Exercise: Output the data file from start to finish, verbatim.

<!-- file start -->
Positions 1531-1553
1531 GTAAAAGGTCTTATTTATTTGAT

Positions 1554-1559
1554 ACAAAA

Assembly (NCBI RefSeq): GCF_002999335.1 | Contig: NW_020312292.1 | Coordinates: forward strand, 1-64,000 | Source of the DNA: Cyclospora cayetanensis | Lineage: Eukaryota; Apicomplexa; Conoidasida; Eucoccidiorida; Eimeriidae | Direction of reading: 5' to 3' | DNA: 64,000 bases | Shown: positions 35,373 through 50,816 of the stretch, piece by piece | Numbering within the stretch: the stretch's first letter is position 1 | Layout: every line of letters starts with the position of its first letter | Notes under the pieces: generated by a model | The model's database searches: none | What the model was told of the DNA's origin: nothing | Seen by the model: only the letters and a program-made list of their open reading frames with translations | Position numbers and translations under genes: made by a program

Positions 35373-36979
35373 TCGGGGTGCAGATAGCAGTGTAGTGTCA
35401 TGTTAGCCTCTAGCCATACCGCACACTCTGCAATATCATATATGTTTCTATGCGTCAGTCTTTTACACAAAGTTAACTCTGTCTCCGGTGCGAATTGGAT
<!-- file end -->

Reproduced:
Positions 1531-1553
1531 GTAAAAGGTCTTATTTATTTGAT

Positions 1554-1559
1554 ACAAAA

Assembly (NCBI RefSeq): GCF_002999335.1 | Contig: NW_020312292.1 | Coordinates: forward strand, 1-64,000 | Source of the DNA: Cyclospora cayetanensis | Lineage: Eukaryota; Apicomplexa; Conoidasida; Eucoccidiorida; Eimeriidae | Direction of reading: 5' to 3' | DNA: 64,000 bases | Shown: positions 35,373 through 50,816 of the stretch, piece by piece | Numbering within the stretch: the stretch's first letter is position 1 | Layout: every line of letters starts with the position of its first letter | Notes under the pieces: generated by a model | The model's database searches: none | What the model was told of the DNA's origin: nothing | Seen by the model: only the letters and a program-made list of their open reading frames with translations | Position numbers and translations under genes: made by a program

Positions 35373-36979
35373 TCGGGGTGCAGATAGCAGTGTAGTGTCA
35401 TGTTAGCCTCTAGCCATACCGCACACTCTGCAATATCATATATGTTTCTATGCGTCAGTCTTTTACACAAAGTTAACTCTGTCTCCGGTGCGAATTGGAT